How to Tap Into Your 5 Prana Vayus

By: Steph Ball-Mitchell, E-RYT-500, RPYT, RCYT, YACEP

How to Tap Into Your 5 Prana Vayus

Yogic tradition tell us that there are five currants of prana (life force energy) that move through our bodies known as Prana Vayus.  Vayu means "wind" which helps us understand how the Prana Vayus can be used to move life force energy.  The five Prana Vayus are Prana Vayu, Apana Vayu, Samana Vayu, Udana Vayu and Vyana Vayu.  Each of the five Prana Vayus has a purpose of regulating the body in its own specific way.  The idea is that all five will work together harmoniously in perfect balance to improve mind body health.

How to Tap Into Your 5 Prana Vayus



Once we understand what our Prana Vayus are, we can harness that knowledge to better govern our bodies and to tap into a greater sense of steadiness when responding to life's constant challenges.  I am grateful for all that my yoga does for me and for the ability to regulate my body and mind through my Prana Vayus.  Tapping into my Prana Vayus within my own practice keeps me connected to the energy flow within me and surrounding me.

Prana Vayu

Vayu: Prana Vayu
Movement Direction: All Around, Receiving
Location: Located in the chest, regulates inhalation
Chakra Association: Anahata Chakra, Heart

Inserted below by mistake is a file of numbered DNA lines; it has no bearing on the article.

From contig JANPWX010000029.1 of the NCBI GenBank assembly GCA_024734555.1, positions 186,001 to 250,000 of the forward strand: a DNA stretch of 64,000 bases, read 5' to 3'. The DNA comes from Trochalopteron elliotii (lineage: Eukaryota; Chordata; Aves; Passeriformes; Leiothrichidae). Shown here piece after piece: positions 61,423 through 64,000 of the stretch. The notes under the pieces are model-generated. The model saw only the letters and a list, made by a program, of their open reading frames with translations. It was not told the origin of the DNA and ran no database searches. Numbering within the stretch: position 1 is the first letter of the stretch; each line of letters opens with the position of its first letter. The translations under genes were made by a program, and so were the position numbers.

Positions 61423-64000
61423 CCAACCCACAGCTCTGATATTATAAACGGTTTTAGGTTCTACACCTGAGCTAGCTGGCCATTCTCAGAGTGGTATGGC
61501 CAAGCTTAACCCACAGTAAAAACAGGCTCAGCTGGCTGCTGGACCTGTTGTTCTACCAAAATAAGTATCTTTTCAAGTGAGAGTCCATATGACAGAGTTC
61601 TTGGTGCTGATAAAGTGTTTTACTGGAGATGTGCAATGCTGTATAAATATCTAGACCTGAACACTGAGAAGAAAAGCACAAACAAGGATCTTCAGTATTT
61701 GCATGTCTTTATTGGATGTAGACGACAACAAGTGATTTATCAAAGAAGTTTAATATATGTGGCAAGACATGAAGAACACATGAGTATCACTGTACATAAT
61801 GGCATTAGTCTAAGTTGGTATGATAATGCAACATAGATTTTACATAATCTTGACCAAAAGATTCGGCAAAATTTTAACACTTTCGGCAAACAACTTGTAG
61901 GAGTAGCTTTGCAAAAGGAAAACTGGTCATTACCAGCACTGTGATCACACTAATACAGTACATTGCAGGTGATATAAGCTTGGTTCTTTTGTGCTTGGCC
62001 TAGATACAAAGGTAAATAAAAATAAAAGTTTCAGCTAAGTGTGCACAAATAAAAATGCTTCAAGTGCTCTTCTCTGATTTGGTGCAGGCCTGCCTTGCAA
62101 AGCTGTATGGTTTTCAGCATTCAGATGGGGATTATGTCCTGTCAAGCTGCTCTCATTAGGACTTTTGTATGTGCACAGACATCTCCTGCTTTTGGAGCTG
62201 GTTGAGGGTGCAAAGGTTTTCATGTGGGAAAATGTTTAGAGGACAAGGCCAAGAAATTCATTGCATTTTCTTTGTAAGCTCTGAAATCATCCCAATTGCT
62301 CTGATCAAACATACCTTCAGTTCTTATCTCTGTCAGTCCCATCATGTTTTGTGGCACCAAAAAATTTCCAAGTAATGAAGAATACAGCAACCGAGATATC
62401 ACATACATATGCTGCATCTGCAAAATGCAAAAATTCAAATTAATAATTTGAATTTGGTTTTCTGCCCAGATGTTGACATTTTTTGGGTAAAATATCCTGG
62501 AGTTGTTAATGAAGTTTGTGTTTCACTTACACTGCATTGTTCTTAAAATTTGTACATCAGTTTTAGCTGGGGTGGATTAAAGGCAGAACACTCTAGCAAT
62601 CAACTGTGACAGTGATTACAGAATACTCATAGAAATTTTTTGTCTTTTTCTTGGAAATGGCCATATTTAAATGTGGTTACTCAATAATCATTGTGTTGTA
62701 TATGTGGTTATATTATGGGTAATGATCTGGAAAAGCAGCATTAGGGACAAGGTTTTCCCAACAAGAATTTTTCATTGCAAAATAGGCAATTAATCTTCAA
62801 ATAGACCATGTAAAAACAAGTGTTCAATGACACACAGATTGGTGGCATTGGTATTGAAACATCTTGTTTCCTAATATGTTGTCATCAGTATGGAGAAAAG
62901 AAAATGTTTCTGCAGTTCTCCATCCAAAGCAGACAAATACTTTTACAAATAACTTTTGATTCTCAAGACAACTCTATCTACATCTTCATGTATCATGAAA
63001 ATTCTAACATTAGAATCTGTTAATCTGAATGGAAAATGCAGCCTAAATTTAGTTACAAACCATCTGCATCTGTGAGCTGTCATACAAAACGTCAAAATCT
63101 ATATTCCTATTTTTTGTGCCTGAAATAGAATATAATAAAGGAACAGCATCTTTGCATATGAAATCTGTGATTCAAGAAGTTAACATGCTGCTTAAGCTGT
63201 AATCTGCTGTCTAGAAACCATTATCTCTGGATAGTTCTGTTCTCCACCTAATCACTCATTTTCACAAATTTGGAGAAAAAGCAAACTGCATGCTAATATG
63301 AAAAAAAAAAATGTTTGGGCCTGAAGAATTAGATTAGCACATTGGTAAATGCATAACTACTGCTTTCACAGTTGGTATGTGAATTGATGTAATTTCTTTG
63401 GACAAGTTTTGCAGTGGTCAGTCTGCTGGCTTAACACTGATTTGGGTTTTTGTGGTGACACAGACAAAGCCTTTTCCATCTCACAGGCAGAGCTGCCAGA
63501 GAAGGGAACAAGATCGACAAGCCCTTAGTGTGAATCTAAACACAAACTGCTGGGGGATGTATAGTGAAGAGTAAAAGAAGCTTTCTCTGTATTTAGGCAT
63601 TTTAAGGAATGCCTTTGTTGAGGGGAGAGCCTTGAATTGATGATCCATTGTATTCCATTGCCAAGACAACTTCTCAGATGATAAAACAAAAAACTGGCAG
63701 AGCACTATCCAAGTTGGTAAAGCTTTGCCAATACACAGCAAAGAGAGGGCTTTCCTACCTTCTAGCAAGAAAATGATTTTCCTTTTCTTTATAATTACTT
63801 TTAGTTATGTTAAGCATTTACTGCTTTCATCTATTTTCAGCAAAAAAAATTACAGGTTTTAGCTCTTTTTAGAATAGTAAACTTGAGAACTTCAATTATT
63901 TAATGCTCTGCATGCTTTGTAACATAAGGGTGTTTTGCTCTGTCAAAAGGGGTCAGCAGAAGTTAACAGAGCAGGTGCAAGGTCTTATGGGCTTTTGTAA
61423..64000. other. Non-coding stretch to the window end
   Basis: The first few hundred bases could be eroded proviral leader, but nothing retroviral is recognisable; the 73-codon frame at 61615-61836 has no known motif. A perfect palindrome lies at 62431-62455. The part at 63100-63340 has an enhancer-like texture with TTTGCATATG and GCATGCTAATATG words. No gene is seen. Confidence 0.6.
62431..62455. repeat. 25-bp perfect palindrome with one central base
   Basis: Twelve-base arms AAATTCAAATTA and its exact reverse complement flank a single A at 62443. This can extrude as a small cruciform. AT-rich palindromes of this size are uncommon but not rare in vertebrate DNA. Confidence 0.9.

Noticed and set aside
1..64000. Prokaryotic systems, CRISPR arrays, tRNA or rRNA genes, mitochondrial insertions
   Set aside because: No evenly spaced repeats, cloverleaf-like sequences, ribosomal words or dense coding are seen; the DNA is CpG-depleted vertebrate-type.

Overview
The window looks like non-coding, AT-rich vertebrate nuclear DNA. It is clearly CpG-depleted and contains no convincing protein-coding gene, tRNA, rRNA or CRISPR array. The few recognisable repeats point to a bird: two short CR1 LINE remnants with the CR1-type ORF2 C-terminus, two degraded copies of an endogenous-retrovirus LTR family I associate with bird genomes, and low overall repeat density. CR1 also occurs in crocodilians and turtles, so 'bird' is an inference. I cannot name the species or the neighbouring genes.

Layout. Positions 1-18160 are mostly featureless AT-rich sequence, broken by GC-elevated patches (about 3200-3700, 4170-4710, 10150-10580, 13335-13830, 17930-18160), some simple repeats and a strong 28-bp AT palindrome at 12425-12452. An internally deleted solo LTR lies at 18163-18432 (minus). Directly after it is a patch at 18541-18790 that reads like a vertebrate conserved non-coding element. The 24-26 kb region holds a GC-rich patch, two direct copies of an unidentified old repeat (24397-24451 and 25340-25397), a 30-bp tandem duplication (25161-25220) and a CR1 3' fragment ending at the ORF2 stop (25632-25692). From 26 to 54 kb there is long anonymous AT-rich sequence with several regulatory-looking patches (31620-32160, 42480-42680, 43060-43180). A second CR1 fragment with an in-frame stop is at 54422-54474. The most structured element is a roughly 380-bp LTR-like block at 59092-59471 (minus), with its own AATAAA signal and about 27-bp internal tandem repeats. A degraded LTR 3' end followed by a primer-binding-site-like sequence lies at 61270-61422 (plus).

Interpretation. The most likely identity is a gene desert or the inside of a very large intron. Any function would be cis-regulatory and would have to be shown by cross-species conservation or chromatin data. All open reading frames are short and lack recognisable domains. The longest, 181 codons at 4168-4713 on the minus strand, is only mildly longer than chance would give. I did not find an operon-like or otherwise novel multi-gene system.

Expression:  Cyclically, it's all about tapping into that ability to remain in a cycle while still staying connected to your center. When it is not in balance, you may experience anxiety
Benefit:  Enhances eating, drinking and breathing
Pose:  Supta Baddha Konasana, Reclined Bound Angle

Prana Vayu
Supta Baddha Konasana



Udana Vayu

Vayu: Udana Vayu
Movement Direction: Upward
Location: Centered in diaphragm it moves through lungs, trachea, throat and regulates exhalation
Chakra Association: Visshudha Chakra, Throat
Expression:  Verbal, and when it is balanced, we communicate with the universe and others from our heart and not our minds
Benefit:  Enhances mental clarity and acute sensory function
Pose:  Dandasana, Staff Pose

Apana Vayu


Vayu: Apana Vayu
Movement Direction: Downward
Location: Pelvis and lower abdomen
Chakra Association: Muladhara Chakra, Root
Expression:  As steadiness, and through bodily processes such as elimination, birth and sexual interaction
Benefit:  Letting go of what no longer serves us, becoming lighter, to physically or emotionally let go of what you don't need
Pose:  Eka Pada Rajokapotasana, One Legged King Pigeon

Samana Vayu

Vayu: Samana Vayu
Movement Direction: Inward
Location: Digestive system
Chakra Association: Manipura Chakra, Solar Plexus
Expression:  Internally. When Samana Vayu is in balance, we are able to turn inside to balance the chaos from modern day living.
Benefit:  Center of digestive fire, energetically we find harmony when we turn inwards
Pose:  Marichyasana I, Sage Marichi's Pose

Vyana Vayu

Vayu: Vyana Vayu
Movement Direction: Outward
Location: Begins in the core and then moves through the blood out to all the extremities